3

See using 'es' for subjective masculine pronoun. I know we use
for masculine 'er' or 'der'
for neuter : 'es' or 'das'
for female : 'sie' or 'die'

Example)
A : Passt Ihnen die Hose?
B : Ja, Die hier gefällt mir besser. Aber sie ist etwas lang.

But in the conversations below we use 'es' when it seems like masculine or female.

A : Welche Größe haben Sie?
B : Ich weiß es nicht genau.

Da kommt jemand, es ist der Vater.

A : Wer reitet so spät durch Nacht und Wind? B : Es ist der Vater mit seinem Kind.

I guess this is when at the time the speaker says or replies, the listner(or one who asked the question) doesn't know what or who it is. I only studied basic level grammar yet but have this strong feeling. Could anyone elaborate on this?

  • 1
    This explains the second sentence — Actually wait, that link was wrong, different type of expletive. This is a better link. – Jan Dec 22 '17 at 3:44
  • 1
    This explains the first example somewhat — but maybe this one is better. – Jan Dec 22 '17 at 3:48
  • Because the two es are grammatically different and would give different duplicates, I am voting to close as too broad. Feel free to close to the duplicate questions I have linked. – Jan Dec 22 '17 at 3:49
  • We need to provide guidance on this. We can discuss the form. Perhaps a community wiki? But this is something every learner struggles with! It may be a duplicate, but I wouldn’t say it’s too broad. The phenomenon is pretty clear, though common. – Ludi Dec 22 '17 at 22:40
  • @Ludi No, it is asking two different things that are not related. By all standards it is too broad. Also note that each single question is essentially a duplicate of a different one (but of two different dupes because they are two different questions). – Jan Dec 23 '17 at 16:51
-1

In the sentence

Ich weiß es nicht genau.

es stands for a fact: Ich weiß nicht genau, welche Größe ich habe.

Also possible would be:

Ich weiß sie nicht genau.

Here sie stands for the size: Ich weiß die Größe nicht genau.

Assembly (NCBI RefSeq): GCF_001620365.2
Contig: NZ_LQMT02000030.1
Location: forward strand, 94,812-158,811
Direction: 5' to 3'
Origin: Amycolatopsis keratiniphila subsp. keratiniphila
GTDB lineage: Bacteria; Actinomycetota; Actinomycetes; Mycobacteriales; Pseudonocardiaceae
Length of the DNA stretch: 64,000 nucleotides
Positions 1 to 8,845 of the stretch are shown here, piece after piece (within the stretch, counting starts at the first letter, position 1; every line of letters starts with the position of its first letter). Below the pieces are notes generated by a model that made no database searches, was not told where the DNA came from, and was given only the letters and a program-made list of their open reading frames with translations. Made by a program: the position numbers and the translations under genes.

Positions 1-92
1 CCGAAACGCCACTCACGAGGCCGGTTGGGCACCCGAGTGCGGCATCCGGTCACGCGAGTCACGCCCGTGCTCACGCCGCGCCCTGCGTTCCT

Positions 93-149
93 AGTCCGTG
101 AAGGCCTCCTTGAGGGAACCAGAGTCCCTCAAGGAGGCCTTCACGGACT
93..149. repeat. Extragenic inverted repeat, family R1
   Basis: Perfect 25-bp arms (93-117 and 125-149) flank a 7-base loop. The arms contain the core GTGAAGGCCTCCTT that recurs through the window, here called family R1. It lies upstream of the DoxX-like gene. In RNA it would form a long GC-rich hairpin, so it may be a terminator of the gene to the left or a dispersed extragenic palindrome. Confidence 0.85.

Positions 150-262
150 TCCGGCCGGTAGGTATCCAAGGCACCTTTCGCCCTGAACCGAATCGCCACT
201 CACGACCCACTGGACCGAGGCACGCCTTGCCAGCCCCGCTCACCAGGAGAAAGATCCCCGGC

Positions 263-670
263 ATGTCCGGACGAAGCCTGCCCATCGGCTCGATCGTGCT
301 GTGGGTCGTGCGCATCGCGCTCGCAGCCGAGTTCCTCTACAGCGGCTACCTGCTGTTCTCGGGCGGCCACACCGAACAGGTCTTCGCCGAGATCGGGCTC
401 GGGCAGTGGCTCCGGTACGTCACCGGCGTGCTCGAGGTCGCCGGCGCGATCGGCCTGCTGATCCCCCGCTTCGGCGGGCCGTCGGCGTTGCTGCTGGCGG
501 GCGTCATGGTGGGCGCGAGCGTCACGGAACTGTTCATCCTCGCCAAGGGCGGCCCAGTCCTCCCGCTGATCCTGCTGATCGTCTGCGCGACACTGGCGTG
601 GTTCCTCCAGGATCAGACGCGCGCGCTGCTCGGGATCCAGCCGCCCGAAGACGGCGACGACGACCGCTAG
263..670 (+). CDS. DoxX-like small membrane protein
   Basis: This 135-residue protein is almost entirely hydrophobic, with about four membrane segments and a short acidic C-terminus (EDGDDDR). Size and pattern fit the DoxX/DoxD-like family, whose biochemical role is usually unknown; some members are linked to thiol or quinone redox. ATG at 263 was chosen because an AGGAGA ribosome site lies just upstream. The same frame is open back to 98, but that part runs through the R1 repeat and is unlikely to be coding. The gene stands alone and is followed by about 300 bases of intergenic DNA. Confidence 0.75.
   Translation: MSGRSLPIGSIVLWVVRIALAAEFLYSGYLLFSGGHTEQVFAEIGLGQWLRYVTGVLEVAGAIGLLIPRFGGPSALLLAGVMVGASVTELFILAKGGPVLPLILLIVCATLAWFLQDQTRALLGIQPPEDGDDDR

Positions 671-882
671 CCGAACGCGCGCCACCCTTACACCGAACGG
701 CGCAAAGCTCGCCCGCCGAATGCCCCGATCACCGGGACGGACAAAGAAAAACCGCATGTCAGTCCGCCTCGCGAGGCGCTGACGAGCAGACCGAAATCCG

The meaning is ultimately the same, but it is expressed differently.

Somewhat tricky is:

A: Wer reitet so spät durch Nacht und Wind? B: Es ist der Vater mit seinem Kind.

Here Wer stands for any kind of person, or even a group of persons. Note that one uses Wer even if it is about a woman.

However, in the answer, Es is used because using Er would already reveal that it's a man who is coming. In this case one may assume that the questioner already knows that a male person is coming. Using es makes clear that the gender of the person coming is unkown until the question is answered.

The phrase "Es ist ..." is equivalent to the phrase "It's ..." in English. Usually one would use "Er ist ..." only if the person has already been mentioned.

  • Voted down because the grammatical expletive is explained wrongly. – Jan Dec 24 '17 at 3:28
  • In the sentences above 'es' is not an expletive but a pronoun. You can verify this by trying to omit it. An explextive can be removed by changing the word order, in the sentences discussed here this is not possible. – RHa Dec 24 '17 at 10:16
  • Also, 'es' here has an antecedent, therefore it is a pronoun, not an expletive. – RHa Dec 24 '17 at 10:27
  • True, the term expletive is probably wrong in this context but it doesn’t help your explanation. – Jan Dec 24 '17 at 14:48
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"Es" is a general pronoun that covers the masculine, feminine, and neuter tenses. It translates roughly into "this," or "it."

Ich weiß es nicht genau. I don't know this exactly.
Da kommt jemand, es ist der Vater. Here comes someone. It is the father.

A similar word is "man," which translates roughly into "one."

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